comScore delivers its first analysis of online video viewing habits, courtesy of its new Video Metrix service.
The number of Internet users watching video online grew an impressive 18 percent between October 2005 and March 2006. That's according to comScore's first ever analysis of U.S. Web users' online video viewing habits, drawn from its new Video Metrix service.
In March, U.S. Internet users initiated a total of 3.7 billion video content streams; and they watched an average 100 minutes of video content each during the month, compared with 85 minutes back in October.
Men initiated 52 percent of those streams, women 48 percent; splitting genders along roughly equal lines. But men spent far more time with the content, averaging two hours of viewing time during the month, compared with women's hour-and-twenty. Not surprisingly, males 18 to 34 were most engrossed with online video, averaging 140 minutes of video consumption.
But while certain demographic sets consume more video than others, the report's biggest surprise is that people from all ages and walks of life are eating it up, according to Erin Hunter, comsCore's EVP of media and entertainment.
"There are skews by age, but there isn't any group that's not doing it," she said. "It's not just college kids. It's also the older demographic, and clearly it's males and females both. In terms of content, we see entertainment and sports and news all with pretty strong rates of viewership."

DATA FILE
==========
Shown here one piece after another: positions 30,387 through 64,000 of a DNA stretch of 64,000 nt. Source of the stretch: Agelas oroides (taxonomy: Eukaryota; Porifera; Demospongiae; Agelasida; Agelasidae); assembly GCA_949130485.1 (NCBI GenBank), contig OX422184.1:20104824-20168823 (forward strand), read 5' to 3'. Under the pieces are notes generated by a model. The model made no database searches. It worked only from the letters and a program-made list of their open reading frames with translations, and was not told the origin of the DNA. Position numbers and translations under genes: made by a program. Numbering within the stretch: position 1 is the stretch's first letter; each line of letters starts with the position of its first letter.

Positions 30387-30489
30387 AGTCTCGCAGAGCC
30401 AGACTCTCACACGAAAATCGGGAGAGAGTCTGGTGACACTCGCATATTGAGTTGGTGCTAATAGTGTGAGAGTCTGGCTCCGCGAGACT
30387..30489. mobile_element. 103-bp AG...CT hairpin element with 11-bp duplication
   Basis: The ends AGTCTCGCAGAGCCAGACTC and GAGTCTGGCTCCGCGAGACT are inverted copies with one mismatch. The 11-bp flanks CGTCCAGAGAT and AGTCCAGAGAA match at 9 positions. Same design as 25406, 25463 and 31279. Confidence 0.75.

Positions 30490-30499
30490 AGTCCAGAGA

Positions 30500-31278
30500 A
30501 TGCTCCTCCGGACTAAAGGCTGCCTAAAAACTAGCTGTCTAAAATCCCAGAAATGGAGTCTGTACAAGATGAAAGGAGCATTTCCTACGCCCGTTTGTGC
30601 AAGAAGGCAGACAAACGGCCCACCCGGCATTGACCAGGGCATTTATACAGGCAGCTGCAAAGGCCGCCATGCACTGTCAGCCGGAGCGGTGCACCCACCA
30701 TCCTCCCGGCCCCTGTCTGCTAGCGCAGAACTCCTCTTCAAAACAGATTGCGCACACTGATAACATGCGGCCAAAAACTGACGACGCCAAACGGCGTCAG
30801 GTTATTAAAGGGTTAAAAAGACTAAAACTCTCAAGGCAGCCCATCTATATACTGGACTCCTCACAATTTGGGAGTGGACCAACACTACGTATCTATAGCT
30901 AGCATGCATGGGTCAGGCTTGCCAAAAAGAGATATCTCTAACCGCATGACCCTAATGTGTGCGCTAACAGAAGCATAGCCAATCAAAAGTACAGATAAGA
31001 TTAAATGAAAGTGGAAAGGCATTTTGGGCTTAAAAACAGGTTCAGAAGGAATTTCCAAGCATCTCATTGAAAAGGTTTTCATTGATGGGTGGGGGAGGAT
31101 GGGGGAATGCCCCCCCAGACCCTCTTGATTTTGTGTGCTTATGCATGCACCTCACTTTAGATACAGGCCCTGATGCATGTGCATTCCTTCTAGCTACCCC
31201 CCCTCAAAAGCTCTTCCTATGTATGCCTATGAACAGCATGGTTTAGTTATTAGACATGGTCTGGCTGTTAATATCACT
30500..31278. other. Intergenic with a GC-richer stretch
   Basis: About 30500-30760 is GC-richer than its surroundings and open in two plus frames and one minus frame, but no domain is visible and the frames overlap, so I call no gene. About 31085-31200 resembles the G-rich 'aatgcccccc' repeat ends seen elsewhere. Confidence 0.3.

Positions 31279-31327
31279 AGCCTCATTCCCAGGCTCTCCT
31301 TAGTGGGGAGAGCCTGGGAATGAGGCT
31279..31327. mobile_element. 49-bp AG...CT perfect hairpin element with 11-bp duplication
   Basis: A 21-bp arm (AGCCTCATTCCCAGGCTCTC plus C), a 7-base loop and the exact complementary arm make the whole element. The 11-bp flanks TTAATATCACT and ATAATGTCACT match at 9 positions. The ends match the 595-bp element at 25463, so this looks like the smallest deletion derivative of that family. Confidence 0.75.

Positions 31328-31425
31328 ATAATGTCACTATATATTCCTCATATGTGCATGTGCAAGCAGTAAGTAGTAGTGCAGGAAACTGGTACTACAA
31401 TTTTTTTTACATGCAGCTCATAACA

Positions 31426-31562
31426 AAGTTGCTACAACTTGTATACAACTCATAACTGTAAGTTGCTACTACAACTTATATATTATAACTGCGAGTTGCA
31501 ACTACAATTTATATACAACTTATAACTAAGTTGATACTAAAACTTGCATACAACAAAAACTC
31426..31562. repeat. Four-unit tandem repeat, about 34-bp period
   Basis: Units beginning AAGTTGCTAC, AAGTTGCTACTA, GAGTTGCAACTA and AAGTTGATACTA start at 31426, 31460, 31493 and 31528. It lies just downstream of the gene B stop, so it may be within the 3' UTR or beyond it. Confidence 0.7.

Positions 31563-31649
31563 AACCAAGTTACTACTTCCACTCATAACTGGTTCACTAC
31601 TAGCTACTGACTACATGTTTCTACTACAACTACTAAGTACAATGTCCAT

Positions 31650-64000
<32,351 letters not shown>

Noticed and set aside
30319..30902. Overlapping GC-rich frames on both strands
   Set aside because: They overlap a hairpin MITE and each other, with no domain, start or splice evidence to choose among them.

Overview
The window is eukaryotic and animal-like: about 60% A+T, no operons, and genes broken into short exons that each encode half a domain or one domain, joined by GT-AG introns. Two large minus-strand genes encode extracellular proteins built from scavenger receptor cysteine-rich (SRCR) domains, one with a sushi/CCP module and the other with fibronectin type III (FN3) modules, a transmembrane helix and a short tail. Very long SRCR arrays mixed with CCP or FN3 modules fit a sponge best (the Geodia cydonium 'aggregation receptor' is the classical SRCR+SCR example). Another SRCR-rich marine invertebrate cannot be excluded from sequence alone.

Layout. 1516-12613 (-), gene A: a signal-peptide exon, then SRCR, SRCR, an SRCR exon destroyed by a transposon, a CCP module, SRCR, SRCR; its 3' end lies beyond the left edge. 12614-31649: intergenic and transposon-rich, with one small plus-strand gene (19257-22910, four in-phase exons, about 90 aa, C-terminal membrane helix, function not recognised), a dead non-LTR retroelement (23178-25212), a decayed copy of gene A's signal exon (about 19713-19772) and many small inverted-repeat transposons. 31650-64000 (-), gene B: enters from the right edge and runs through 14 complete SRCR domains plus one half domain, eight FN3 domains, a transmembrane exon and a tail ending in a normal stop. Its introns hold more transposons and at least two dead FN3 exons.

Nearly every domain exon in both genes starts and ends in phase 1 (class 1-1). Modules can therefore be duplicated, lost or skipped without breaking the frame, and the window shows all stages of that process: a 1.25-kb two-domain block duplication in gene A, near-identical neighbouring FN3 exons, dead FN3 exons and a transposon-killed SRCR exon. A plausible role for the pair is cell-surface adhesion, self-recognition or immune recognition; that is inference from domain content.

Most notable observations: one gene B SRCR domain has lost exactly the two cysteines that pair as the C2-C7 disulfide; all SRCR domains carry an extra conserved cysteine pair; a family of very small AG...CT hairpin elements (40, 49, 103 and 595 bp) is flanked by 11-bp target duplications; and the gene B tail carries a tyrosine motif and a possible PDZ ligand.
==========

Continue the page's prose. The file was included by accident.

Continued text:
Additional data from comsCore's Video Metrix service includes that 16 percent of video consumption takes place during prime time hours, and 22 percent on the weekend. Forty-two percent of Web users watch video on an entertainment site, and about 33 percent watch on a portal. In a blow to human resources managers everywhere, the workplace is the favored environment for watching video. People spent about an hour a month watching from work environments.
comScore's new Video Metrix service will provide customers with monthly reporting on the demographics and video consumption habits of U.S.-based Internet users, presenting interactions with both content and ads. The data are drawn from comScore's existing technology and panel of 1.5 million Internet users, though the video data comes from a smaller subset.
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